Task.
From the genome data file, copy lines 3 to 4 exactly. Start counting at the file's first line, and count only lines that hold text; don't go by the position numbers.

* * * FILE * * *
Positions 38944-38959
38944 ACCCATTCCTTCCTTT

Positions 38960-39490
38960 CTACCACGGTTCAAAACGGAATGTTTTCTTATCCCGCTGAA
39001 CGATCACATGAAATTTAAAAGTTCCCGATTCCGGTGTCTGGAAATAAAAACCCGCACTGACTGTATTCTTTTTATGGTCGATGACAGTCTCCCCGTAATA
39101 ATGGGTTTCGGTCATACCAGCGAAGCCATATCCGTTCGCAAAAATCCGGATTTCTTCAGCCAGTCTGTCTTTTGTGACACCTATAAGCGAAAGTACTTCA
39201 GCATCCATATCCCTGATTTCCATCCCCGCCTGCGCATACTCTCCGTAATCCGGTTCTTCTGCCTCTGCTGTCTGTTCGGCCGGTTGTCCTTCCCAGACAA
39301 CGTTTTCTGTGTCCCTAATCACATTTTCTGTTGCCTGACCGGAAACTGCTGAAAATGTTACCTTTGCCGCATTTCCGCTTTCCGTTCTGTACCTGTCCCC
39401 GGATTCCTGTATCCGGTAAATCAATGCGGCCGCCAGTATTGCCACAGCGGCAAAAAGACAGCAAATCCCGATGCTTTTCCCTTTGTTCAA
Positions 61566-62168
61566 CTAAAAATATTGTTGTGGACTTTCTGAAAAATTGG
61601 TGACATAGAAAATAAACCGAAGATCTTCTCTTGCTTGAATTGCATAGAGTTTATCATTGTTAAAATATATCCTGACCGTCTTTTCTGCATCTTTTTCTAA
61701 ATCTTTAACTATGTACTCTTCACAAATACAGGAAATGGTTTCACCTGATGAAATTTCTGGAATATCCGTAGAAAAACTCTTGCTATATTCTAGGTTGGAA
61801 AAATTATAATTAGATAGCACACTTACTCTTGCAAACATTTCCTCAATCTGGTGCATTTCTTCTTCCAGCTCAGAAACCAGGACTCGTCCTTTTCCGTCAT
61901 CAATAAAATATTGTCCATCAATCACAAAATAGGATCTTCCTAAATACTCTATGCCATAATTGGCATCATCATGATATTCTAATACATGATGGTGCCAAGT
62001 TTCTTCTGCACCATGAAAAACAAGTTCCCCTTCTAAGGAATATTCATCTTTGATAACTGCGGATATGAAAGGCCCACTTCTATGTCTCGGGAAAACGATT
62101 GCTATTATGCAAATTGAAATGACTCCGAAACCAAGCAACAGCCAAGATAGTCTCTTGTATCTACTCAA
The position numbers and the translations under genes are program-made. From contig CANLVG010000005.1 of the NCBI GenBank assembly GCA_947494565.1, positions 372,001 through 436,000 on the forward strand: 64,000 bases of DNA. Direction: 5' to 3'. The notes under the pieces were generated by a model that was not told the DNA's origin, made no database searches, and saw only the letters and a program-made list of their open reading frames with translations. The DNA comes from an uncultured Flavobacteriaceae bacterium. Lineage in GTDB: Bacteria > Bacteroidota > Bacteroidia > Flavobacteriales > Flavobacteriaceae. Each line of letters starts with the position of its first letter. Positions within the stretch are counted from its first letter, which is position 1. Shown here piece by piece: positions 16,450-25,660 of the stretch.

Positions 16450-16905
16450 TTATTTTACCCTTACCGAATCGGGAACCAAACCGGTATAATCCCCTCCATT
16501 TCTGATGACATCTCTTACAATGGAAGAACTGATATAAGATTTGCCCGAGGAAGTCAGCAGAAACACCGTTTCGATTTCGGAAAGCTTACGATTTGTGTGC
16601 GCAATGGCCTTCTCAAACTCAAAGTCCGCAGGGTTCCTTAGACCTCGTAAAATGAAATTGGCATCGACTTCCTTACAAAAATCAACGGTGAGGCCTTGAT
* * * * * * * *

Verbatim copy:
Positions 38960-39490
38960 CTACCACGGTTCAAAACGGAATGTTTTCTTATCCCGCTGAA